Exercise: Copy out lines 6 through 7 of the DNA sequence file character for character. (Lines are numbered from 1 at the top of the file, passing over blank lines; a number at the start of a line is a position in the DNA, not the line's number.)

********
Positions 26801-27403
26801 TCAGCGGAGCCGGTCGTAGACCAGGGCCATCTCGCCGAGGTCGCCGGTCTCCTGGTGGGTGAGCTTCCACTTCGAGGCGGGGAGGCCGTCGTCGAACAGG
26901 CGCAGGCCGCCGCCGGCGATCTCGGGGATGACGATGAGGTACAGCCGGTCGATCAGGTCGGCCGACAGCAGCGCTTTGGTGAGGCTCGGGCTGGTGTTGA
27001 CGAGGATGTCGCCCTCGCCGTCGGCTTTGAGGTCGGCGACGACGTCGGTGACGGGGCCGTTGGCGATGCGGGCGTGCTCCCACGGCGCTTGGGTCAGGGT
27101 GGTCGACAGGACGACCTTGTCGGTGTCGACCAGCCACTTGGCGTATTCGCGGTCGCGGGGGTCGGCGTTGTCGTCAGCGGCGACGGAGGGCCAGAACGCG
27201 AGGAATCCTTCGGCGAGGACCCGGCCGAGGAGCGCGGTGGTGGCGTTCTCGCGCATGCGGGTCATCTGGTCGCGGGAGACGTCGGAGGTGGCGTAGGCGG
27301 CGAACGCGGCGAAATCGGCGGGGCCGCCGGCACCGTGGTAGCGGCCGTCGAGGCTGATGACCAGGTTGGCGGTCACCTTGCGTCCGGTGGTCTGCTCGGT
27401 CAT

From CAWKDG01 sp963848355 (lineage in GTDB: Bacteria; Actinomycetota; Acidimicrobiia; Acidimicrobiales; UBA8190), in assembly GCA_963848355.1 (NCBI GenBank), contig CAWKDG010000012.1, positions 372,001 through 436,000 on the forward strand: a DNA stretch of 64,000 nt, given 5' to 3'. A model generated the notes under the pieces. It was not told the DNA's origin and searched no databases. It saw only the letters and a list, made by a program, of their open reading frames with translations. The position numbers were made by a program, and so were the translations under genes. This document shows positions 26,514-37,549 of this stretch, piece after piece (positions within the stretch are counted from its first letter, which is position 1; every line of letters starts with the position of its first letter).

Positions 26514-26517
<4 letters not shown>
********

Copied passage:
27201 AGGAATCCTTCGGCGAGGACCCGGCCGAGGAGCGCGGTGGTGGCGTTCTCGCGCATGCGGGTCATCTGGTCGCGGGAGACGTCGGAGGTGGCGTAGGCGG
27301 CGAACGCGGCGAAATCGGCGGGGCCGCCGGCACCGTGGTAGCGGCCGTCGAGGCTGATGACCAGGTTGGCGGTCACCTTGCGTCCGGTGGTCTGCTCGGT